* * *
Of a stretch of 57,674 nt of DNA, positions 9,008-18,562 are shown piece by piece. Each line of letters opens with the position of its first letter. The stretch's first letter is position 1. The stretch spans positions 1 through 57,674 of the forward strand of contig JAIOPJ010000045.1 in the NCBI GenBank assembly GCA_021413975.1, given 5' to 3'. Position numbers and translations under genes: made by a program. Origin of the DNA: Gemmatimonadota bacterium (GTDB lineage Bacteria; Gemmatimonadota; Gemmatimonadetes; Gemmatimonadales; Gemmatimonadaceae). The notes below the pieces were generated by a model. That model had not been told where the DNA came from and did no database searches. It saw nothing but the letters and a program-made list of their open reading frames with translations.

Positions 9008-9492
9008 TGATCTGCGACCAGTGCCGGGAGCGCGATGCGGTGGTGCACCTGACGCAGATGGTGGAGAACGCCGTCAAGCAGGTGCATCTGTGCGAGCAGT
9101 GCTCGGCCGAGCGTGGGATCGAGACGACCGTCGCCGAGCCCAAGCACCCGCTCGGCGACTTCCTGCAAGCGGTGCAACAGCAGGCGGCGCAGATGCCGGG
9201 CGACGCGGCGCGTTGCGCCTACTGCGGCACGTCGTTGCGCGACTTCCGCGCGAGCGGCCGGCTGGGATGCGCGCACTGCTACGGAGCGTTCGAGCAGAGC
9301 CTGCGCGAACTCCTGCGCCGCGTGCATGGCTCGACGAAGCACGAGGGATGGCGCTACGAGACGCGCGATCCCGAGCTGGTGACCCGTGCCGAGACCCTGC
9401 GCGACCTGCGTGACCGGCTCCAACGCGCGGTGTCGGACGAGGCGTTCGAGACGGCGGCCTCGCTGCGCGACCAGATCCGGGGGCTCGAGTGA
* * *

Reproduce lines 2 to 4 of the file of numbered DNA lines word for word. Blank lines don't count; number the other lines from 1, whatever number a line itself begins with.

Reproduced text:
Positions 9008-9492
9008 TGATCTGCGACCAGTGCCGGGAGCGCGATGCGGTGGTGCACCTGACGCAGATGGTGGAGAACGCCGTCAAGCAGGTGCATCTGTGCGAGCAGT
9101 GCTCGGCCGAGCGTGGGATCGAGACGACCGTCGCCGAGCCCAAGCACCCGCTCGGCGACTTCCTGCAAGCGGTGCAACAGCAGGCGGCGCAGATGCCGGG